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Researchers Track Cancer Mutations Using CRISPR, Organoid Cultures

NEW YORK (GenomeWeb) – Using two relatively new technologies — CRISPR-Cas9 genome editing and organoid culture techniques — researchers in the Netherlands and the UK have identified a specific DNA repair defect as the underlying cause of a mutational signature found in certain cancers.

As they reported today in Science, the researchers used CRISPR-Cas9 to delete key DNA repair genes in human colon organoids, which are small stem cell-derived cultures that mimic many features of intact intestinal tissue.

"Organoid technology allows for the long-term in vitro expansion of epithelial tissues, starting from a single adult stem cell. Such organoids remain genetically stable over long periods of time. We have previously shown that clonal organoid cultures can be used for in-depth pattern analysis of mutations that accumulate throughout life in tissue-specific adult stem cells," the authors wrote.

The editing of the organoids was followed by delayed subcloning and whole-genome sequencing, after which the researchers found that mutations had accumulated in the organoids deficient in the mismatch repair gene MLH1. The mutations were driven by replication errors and their accumulation accurately models the mutation profiles observed in mismatch repair-deficient colorectal cancers, the authors wrote.

They then applied this strategy of CRISPR genome editing in colon organoids to the cancer predisposition gene NTHL1, which encodes a base excision repair protein. This experiment revealed a mutational footprint designated signature 30, which had previously been observed in breast cancer, but which had been unexplained up to now.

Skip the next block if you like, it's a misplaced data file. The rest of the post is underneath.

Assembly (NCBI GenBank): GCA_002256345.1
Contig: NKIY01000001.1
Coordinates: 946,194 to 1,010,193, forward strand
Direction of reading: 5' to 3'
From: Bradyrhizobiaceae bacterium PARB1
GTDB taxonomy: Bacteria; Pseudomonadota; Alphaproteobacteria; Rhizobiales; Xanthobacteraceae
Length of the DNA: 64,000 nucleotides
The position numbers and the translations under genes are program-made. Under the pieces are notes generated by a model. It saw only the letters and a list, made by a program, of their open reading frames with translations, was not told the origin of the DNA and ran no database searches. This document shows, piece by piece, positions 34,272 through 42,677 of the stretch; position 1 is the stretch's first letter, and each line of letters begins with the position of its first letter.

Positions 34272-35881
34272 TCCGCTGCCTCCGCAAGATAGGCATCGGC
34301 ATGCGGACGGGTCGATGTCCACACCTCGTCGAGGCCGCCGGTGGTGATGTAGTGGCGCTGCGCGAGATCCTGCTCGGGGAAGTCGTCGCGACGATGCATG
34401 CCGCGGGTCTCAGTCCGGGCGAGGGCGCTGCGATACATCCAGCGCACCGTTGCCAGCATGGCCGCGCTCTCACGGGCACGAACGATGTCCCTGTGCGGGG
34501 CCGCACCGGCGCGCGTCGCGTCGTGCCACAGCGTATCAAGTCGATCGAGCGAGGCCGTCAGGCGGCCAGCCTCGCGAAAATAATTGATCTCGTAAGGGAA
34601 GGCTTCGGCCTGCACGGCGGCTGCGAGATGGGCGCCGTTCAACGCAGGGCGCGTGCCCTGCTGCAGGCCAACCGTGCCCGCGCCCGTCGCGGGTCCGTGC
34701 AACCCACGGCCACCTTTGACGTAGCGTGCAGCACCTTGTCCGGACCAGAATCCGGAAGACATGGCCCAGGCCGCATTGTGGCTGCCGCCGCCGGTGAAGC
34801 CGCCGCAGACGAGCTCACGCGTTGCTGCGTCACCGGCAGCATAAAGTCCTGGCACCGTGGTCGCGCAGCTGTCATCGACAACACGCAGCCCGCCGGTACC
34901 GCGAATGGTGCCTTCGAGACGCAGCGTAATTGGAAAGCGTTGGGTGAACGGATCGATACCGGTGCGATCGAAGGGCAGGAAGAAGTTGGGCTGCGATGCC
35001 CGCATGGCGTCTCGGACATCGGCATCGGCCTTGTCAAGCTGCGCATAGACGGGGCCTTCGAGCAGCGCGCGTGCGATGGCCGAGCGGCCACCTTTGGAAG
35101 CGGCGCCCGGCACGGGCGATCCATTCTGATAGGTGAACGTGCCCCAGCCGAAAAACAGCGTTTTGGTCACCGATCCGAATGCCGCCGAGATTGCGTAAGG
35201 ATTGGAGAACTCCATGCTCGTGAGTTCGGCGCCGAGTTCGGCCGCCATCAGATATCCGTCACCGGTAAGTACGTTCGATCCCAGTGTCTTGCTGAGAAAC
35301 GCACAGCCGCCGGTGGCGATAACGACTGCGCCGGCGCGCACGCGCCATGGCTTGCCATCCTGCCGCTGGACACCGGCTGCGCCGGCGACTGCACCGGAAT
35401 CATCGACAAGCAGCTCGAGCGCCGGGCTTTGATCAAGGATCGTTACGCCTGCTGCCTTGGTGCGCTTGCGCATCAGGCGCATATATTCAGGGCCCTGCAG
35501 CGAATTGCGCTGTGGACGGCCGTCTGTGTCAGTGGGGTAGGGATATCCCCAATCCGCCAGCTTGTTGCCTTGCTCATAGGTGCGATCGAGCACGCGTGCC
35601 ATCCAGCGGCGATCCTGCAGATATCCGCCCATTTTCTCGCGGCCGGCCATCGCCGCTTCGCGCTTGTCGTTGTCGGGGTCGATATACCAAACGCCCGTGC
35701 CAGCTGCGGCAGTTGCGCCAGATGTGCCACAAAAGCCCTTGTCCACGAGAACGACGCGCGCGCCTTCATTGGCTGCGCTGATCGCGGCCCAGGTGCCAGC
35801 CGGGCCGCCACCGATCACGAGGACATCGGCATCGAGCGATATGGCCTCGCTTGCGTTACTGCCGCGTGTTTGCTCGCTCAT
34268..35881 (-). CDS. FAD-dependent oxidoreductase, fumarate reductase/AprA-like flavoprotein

"Signature 30 has previously been identified in one patient with breast cancer interrogated by [whole-genome sequencing]," the researchers wrote. "We examined tumor and germline sequences of this breast cancer patient and identified a germline nonsense mutation in NTHL1, compounded by loss of heterozygosity in the tumor. This observation further corroborates the link between NTHL1 deficiency and signature 30."

The findings show that mutational signatures of certain cancers can be ascertained through genomic characterization of CRISPR-edited human organoid subclones, the team added. The engineered MLH1 organoids validated the approach, while the subsequent experiment showed that a high contribution of signature 30 mutations within a tumor can indicate cancer-predisposing germline mutations in NTHL1, and that the signature may indicate predisposition to a broader range of cancers than previously thought.

"Indeed, NTHL1 germline mutations predispose not only to breast cancer, but to other cancer types including colorectal cancer," the researchers wrote. "The strategy we have described can be used to study the mutational consequences of DNA repair knock-outs or mutagen exposure, to systematically dissect mutational signatures and potentially unveil their molecular origins."